He states that "The first time there is a lobbying scandal that involves a company or individual included on the statutory register, the media will generate pressure for the culprit to be punished". Correct. "With no statutory authority to insist on a minimum standard of behaviour and with no scale of sanctions available, the authorities will be powerless to act". Absolutely incorrect. There are standards -set by the PRCA, CIPR and APPC Codes. There is a scale of sanctions -again, set out in our Codes. The 'authorities' (slightly strange word but I'll let it pass) do have the ability and the appetite to act.

I'm never quite certain if the people who wheel out this 'self-regulation is no regulation' line are deliberately being inaccurate, or just haven't bothered to look at what the self-regulatory bodies actually do. Our Code covers all PRCA member employees. It includes a clear, fair and robust disciplinary process. We enforce it rigorously. We have a range of sanctions available all the way up to public expulsion. We are more than willing to use them.

It's a pretty straightforward situation.

The ridiculousness of the industry beating itself up is that there are plenty of other people happy to do so -we really don't need to add to their numbers.

There certainly is a debate to be had about regulation, but it will be a rather more productive one if it includes some facts.

Friday, 3 September 2010

The Internship Challenge

The issue of how we reward interns for their efforts is being discussed again, and seems all the more stark given the currently weak state of the jobs market, and the reduction in university places available. PR Week for instance, carries an analysis piece this week, including some comments from me. In the same issue, it also runs a piece entitled 'public believes degrees are ten-a-penny'. The juxtaposition is interesting

My old CIPR boss Colin Farrington had a pithy little line 'the best can be the enemy of the good'. I guess he might have deployed it here -would the challenge that some have made for all internships to be well paid run the risk of simply reducing the total number of internships available? That certainly wouldn't help either us as an industry, or the people trying to get their first break.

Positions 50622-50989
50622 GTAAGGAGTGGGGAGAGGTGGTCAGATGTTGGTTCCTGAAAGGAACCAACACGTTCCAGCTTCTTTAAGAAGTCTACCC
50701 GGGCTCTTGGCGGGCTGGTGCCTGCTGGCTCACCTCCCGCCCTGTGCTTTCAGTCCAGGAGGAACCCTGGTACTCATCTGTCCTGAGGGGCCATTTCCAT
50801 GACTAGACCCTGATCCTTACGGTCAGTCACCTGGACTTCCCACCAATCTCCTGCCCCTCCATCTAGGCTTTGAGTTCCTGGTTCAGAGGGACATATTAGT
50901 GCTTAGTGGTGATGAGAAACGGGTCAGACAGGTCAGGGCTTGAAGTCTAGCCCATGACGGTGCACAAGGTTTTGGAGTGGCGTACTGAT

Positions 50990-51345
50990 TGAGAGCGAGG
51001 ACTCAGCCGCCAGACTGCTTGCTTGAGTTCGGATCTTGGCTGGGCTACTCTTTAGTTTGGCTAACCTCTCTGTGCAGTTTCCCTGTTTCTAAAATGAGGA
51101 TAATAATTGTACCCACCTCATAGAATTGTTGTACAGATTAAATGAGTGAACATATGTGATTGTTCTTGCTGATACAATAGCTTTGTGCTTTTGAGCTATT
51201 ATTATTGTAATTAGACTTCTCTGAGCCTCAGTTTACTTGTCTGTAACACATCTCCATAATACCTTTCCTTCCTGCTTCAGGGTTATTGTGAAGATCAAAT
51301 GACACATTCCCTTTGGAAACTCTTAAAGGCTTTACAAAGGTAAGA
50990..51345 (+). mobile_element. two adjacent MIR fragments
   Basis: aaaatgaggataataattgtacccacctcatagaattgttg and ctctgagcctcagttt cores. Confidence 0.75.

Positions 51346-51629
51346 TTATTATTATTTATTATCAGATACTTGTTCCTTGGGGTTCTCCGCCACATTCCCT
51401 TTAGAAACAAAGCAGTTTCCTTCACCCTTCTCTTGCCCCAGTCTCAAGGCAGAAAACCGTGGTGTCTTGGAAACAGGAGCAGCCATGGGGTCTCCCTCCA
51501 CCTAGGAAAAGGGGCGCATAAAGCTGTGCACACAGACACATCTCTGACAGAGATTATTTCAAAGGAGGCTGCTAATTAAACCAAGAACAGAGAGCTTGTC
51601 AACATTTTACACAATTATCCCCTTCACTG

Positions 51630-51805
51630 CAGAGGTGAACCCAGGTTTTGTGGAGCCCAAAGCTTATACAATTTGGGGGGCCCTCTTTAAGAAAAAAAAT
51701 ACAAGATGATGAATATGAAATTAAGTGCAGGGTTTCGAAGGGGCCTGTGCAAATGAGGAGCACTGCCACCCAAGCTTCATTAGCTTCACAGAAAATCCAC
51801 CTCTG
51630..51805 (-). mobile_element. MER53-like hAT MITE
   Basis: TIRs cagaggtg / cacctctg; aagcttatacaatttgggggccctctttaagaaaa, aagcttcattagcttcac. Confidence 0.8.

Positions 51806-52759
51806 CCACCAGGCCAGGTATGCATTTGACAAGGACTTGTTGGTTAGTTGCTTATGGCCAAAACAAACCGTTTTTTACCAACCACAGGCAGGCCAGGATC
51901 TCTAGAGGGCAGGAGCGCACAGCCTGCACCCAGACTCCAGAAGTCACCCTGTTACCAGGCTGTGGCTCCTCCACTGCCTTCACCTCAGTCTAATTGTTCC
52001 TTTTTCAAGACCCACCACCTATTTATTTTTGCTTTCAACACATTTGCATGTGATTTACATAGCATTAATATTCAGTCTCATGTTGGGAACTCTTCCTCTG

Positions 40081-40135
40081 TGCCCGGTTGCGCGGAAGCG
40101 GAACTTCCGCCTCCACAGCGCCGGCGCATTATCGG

But equally an industry of slave labourers isn't what we want either -in fact, it shames us. It certainly serves as an unwelcome filter, blocking the path of those unable to afford the luxury of working without pay. As a student, I turned down an unpaid internship with the think tank Politeia -I'd have loved to have worked there, but I couldn't afford to. So I do recognise the problem.

This conundrum is all the more acute given the economic uncertainty we still face. At the PRCA, we think it is just one aspect of the wider challenge of ensuring that the very best available talent sees PR as an attractive, rewarding, open industry industry. It encompasses deep issues such as ethnicity, gender, disability, class. It isn't an issue that is amenable to simple, quick solutions, and we certainly don't believe that the answers are ready made.

But it is an issue we are committed to addressing. We will shortly be announcing the make-up of a commission to examine this challenge, and to come forward with practical recommendations. We cannot promise easy solutions, but we can promise effort and commitment.